What It Takes To Succeed In Selling Destination Weddings, Part One

by Richard D’Ambrosio
What It Takes To Succeed In Selling Destination Weddings, Part One

This is the first part in a three-part series about succeeding in the destination wedding niche.


It takes a special disposition to be a travel agent who handles something as personal as someone’s vacation time. But specializing in destination weddings will challenge that temperament exponentially, experienced agents say. In the end, though, the personal and professional benefits make it all worthwhile.

“I really love love,” said Jennifer Doncsecz, president of VIP Vacations in Bethlehem, PA. ”I watch (the 2004 movie) The Notebook and cry. What we do is very sacred; couples are going to look at their photos for a very long time. You need to want to make a difference.”

“You need a certain set of skills to do this,” says Lisa Sheldon, executive director of the Destination Wedding & Honeymoon Specialists Association (DWHSA) in Janesville, WI. “We get some agents who say, ‘I just don’t think I am cut out for this.’  But I’m in my 30th year as a travel agent, 17 years in romance and weddings. You become a psychiatrist, surrogate mother to the bride, sometimes the mother of the groom. You really build these relationships with them.”

One of the keys to success, Doncsecz said, is “super organization skills. Try to organize 200 people to go to an Indian wedding.”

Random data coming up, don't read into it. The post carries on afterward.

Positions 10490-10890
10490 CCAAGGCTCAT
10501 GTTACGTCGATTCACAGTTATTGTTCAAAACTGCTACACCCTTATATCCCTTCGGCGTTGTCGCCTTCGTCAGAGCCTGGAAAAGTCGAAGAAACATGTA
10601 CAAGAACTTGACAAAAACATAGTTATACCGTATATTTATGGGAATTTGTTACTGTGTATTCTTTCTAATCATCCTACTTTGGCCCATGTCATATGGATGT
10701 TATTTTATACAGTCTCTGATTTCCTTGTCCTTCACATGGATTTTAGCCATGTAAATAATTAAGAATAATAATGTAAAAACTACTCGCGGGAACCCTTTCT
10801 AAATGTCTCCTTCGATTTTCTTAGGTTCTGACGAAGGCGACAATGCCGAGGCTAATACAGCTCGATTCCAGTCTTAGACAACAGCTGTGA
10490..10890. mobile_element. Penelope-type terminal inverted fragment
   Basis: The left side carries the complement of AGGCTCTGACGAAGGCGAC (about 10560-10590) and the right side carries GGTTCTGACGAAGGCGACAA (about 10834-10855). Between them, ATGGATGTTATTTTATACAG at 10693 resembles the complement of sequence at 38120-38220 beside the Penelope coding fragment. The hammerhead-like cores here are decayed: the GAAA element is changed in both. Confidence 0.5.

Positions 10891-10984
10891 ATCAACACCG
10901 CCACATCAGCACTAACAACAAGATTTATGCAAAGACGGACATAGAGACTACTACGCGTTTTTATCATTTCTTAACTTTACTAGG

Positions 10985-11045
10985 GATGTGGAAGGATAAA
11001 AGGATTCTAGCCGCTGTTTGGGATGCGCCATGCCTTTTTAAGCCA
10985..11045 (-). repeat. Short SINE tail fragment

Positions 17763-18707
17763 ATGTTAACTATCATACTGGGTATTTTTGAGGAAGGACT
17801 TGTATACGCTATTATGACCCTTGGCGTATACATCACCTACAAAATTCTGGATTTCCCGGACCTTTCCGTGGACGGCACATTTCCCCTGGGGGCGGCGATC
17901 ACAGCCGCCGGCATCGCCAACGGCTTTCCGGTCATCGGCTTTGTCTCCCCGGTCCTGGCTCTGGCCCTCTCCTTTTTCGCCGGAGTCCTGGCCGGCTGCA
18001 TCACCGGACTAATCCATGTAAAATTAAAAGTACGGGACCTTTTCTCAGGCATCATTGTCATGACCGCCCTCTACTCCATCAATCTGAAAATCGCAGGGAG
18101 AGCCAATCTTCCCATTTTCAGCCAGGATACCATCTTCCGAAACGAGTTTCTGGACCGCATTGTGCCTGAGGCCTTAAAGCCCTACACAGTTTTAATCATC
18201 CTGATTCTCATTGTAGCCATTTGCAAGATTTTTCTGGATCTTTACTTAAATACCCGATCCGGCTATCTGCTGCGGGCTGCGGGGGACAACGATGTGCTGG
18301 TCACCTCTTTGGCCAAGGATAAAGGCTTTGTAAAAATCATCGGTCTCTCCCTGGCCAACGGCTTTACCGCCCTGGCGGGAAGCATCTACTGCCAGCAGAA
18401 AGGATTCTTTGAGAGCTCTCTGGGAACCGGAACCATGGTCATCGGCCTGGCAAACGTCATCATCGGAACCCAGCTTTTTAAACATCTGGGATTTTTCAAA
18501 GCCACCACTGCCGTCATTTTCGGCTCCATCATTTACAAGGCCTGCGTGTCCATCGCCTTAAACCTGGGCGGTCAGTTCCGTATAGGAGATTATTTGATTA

Most experienced agents said it’s best not to take on more than one wedding per agent per month if you want to deliver superior service and keep your own sanity. “It’s hard to stay balanced sometimes. Guests are calling. The mother may be calling you asking you why you booked something. I keep a spreadsheet of every booking and regularly send it to the bride to give her peace of mind.”

If you start to detect that a couple may be impossible to please, Doncsecz said, you might not want to take them on as a client. “If the bride and groom are hard to work, everyone else in the family and wedding party will be hard to work with. People attract the same kind of people,” she said.

And sometimes the answer is to not offer them a destination wedding at all.

Diane Bean, owner of Off on Vacation in Bangor, ME, said she asks “What is your dream?” Then she makes it her job to make that dream come true. “I have one wedding where the groom is in his 40s and the bride is in her 20s. It’s his second marriage. He doesn’t want the traditional wedding. She wants a destination wedding. I told them it would be better if they had the wedding at home, and go on a honeymoon.”

Kitzia Morales Torres, co-founder of Cancun Wedding Experience, agreed. “If you don’t see that they are 100% sure that they want a destination wedding, offer them alternative choices.”

And for an in-depth education on how to build a destination weddings niche, we hope you will join us at Travel Marketplace 2017, a unique peer-to-peer learning experience TMR will be hosting in Toronto, Canada, June 13-14. Stay tuned for more details on our Destination Weddings expert panel. Put in on your calendar and come meet the TMR team!

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